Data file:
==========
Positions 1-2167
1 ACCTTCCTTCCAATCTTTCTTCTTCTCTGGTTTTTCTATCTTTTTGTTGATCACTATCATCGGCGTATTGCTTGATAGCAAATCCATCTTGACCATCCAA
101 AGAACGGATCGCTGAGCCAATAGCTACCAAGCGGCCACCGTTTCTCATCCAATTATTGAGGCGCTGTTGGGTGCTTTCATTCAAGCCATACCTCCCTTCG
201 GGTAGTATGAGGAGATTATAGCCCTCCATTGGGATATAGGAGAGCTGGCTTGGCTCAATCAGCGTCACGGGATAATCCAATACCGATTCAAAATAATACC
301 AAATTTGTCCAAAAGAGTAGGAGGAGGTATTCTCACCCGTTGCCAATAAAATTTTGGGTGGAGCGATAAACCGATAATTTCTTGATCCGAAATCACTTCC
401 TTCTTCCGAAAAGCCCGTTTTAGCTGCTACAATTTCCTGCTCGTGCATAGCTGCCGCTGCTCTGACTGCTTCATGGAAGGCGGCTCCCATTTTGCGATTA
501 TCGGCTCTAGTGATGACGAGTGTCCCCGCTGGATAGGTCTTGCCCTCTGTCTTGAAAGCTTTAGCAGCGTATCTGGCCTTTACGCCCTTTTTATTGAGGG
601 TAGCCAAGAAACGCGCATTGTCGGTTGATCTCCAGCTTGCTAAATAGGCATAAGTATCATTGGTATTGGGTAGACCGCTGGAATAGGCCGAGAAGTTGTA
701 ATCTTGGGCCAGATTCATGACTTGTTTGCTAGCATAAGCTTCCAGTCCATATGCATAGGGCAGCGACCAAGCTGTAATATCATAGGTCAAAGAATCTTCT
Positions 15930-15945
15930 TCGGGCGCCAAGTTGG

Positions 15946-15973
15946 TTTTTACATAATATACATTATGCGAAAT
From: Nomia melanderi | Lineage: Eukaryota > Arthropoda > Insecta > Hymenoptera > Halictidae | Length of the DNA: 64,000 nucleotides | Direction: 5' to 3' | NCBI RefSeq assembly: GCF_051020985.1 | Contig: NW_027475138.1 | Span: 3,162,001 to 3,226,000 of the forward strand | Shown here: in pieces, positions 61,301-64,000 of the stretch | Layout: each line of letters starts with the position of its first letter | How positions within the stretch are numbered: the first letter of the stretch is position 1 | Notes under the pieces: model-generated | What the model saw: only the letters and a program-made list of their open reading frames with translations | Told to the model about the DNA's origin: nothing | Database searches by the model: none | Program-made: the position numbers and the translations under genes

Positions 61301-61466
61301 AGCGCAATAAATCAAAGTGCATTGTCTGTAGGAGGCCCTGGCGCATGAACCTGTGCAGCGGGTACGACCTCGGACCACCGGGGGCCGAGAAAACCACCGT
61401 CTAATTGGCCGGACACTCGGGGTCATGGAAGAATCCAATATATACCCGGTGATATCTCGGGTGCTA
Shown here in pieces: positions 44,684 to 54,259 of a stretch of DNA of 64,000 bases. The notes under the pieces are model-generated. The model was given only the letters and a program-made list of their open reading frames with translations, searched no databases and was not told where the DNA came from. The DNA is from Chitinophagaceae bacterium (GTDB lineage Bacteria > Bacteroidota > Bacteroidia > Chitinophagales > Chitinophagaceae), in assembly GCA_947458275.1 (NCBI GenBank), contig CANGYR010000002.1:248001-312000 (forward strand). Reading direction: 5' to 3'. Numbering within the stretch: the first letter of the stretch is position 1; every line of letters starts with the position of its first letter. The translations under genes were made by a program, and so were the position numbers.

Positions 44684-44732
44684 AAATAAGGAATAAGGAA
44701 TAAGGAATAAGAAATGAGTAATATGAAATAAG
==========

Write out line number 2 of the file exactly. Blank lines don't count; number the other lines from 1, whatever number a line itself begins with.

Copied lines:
1 ACCTTCCTTCCAATCTTTCTTCTTCTCTGGTTTTTCTATCTTTTTGTTGATCACTATCATCGGCGTATTGCTTGATAGCAAATCCATCTTGACCATCCAA